The 5 best science fiction and fantasy novels of 2016

The 5 best science fiction and

 fantasy novels of 2016

 

 We’re living in a world that looks increasingly like science fiction, so I find myself looking to the genre not for predictions of what the future holds but for some guidance for dealing with this strange and changing world. 2016 was a difficult year, but a bounty of fantastic science fiction and fantasy novels were helpful in not simply escaping the present, but confronting it.

 

 

All the Birds in the Sky by Charlie Jane Anders

All the Birds in the Sky is as witty as it is smart It is about Childhood friends Patricia Delfine and Laurence Armstead who didn't expect to see each other again, after parting ways under mysterious circumstances during high school. After all, the development of magical powers and the invention of a two-second time machine could hardly fail to alarm one's peers and families.
But now they're both adults, living in the hipster mecca San Francisco, and the planet is falling apart around them. Laurence is an engineering genius who's working with a group that aims to avert catastrophic breakdown through technological intervention into the changing global climate. Patricia is a graduate of Eltisley Maze, the hidden academy for the world's magically gifted, and works with a small band of other magicians to secretly repair the world's ever-growing ailments. Little do they realize that something bigger than either of them, something begun years ago in their youth, is determined to bring them together--to either save the world, or plunge it into a new dark ages.

A deeply magical, darkly funny examination of life, love, and the apocalypse.
 

 

 

A Closed and Common Orbit by Becky Chambers


A Closed and Common Orbit is the stand-alone sequel to Becky Chambers' beloved debut novel The Long Way to a Small, Angry Planet and is perfect for fans of Firefly, JossWhedon, Mass Effect and Star Wars.

It follows two protagonists: a genetically modified orphan struggling to survive, and a ship’s artificial intelligence, dumped into a humanoid body, trying to learn how to pass for a human.

 Together, Pepper and Lovey will discover that no matter how vast space is, two people can fill it together.

The Long Way to a Small, Angry Planet introduced readers to the incredible world of Rosemary Harper, a young woman with a restless soul and secrets to keep. When she joined the crew of the Wayfarer, an intergalactic ship, she got more than she bargained for - and learned to live with, and love, her rag-tag collection of crewmates.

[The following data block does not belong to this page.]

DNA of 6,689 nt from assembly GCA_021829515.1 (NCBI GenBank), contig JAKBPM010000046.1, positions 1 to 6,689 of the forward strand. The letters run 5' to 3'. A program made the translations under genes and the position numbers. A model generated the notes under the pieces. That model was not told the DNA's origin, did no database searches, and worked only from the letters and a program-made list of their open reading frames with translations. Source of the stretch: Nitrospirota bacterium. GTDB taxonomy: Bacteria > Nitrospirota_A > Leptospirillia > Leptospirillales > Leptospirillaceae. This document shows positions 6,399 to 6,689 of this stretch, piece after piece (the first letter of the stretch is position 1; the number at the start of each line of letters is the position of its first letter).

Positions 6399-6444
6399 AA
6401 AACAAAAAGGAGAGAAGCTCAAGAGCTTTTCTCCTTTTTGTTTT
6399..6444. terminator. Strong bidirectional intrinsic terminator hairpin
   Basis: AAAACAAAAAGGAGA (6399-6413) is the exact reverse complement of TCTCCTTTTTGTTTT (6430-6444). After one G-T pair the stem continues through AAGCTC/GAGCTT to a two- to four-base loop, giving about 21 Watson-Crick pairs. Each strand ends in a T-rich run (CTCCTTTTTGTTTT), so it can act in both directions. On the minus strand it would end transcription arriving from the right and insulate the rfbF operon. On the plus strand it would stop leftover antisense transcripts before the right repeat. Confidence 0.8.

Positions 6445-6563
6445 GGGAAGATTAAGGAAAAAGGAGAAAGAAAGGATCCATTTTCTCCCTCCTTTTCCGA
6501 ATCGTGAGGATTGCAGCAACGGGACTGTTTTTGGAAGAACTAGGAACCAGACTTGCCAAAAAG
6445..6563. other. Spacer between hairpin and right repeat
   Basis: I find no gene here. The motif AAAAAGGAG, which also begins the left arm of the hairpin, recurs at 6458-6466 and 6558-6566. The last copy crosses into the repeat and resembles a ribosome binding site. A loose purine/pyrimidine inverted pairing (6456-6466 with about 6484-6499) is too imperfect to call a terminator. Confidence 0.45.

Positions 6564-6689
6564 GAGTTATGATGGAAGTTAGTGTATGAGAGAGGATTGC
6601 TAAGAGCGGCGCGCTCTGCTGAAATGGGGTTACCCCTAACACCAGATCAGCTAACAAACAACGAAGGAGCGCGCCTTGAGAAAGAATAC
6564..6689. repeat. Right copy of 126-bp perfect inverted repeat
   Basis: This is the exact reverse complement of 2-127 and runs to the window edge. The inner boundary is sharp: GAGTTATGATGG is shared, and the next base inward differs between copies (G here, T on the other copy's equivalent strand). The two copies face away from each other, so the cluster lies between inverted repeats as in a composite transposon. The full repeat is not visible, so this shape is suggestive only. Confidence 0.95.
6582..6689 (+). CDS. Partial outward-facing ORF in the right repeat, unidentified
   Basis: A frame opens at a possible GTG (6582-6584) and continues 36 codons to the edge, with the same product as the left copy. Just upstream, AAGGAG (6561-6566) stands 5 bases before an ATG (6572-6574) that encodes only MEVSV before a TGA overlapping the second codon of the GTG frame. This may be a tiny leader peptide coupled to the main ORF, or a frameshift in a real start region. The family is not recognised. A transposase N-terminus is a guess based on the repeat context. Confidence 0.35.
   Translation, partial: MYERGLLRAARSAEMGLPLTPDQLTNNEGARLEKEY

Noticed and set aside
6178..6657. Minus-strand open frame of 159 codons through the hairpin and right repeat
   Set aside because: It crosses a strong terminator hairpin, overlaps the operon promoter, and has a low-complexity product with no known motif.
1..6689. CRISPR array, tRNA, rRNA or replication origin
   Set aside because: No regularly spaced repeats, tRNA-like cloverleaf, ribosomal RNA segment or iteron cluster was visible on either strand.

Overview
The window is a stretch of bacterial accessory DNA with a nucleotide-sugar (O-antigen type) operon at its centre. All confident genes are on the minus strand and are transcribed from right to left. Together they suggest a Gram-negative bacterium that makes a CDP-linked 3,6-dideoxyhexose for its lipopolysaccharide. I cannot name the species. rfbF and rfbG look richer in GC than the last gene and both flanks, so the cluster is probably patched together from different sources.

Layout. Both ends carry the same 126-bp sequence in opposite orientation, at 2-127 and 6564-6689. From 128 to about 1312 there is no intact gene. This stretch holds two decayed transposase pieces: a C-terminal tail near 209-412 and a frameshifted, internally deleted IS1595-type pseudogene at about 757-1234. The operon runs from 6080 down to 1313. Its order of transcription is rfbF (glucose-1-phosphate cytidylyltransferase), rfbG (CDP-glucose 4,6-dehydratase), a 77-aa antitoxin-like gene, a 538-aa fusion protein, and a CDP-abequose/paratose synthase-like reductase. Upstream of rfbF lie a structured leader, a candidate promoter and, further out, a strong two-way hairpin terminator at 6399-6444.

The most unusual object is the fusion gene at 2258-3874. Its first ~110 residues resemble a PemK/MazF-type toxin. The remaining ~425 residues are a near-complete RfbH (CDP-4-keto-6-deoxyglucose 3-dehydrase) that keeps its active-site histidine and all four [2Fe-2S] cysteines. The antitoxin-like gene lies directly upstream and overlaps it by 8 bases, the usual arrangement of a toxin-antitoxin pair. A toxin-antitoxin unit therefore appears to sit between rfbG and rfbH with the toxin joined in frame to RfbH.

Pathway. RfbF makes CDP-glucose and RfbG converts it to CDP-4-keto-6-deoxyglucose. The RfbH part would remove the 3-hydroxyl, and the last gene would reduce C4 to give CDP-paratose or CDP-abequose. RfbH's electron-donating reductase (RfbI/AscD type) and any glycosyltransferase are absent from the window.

The Obelisk Gate by N.K. Jemisin
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The season of endings grows darker as civilization fades into the long cold night. Alabaster Tenring – madman, world-crusher, savior – has returned with a mission: to train his successor, Essun, and thus seal the fate of the Stillness forever.
It continues with a lost daughter, found by the enemy.
It continues with the obelisks, and an ancient mystery converging on answers at last.

The Stillness is the wall which stands against the flow of tradition, the spark of hope long buried under the thickening ashfall. And it will not be broken
.

Jemisin won this year’s Hugo Award for best novel for The Fifth Season, and in these two novels she used her brilliant characters, vivid world, and pacing to examine the use of power in all of its facets. The Obelisk Gate is an incredibly ambitious and important novel, one that has us eager for the final installment of the trilogy. 



The Wall of Storms by Ken Liu


 In the much-anticipated sequel to the “magnificent fantasy epic” (NPR) Grace of Kings, Emperor Kuni Garu is faced with the invasion of an invincible army in his kingdom and must quickly find a way to defeat the intruders.
Kuni Garu, now known as Emperor Ragin, runs the archipelago kingdom of Dara, but struggles to maintain progress while serving the demands of the people and his vision. Then an unexpected invading force from the Lyucu empire in the far distant west comes to the shores of Dara—and chaos results.

But Emperor Kuni cannot go and lead his kingdom against the threat himself with his recently healed empire fraying at the seams, so he sends the only people he trusts to be Dara’s savvy and cunning hopes against the invincible invaders: his children, now grown and ready to make their mark on history.

 Liu is one of the best authors writing at the moment, and he was particularly busy this year with publishing an anthology of Chinese science fiction, translating a major novel, and releasing his own collection of short fiction. The Grace of Kings looked at how an empire is overthrown and rebuilt; The Wall of Storms is about how one holds everything together. 

 

 

I Am Providence by Nick Mamatas

In his latest novel, I Am Providence, Nick Mamatas takes a shot at sci-fi and horror fandom, creating Lovecraftian murder mystery that’s set during a Lovecraft convention.


Lovecraft’s writing has been examined more critically in recent years, and the arguments over his legacy have been a sort of microcosm for the larger conversations about race and representation in sci-fi and horror. Mamatas is sharp but fair, never mocking Lovecraft fans, but pulling the veil reveal the complexities of fandom for the late writer.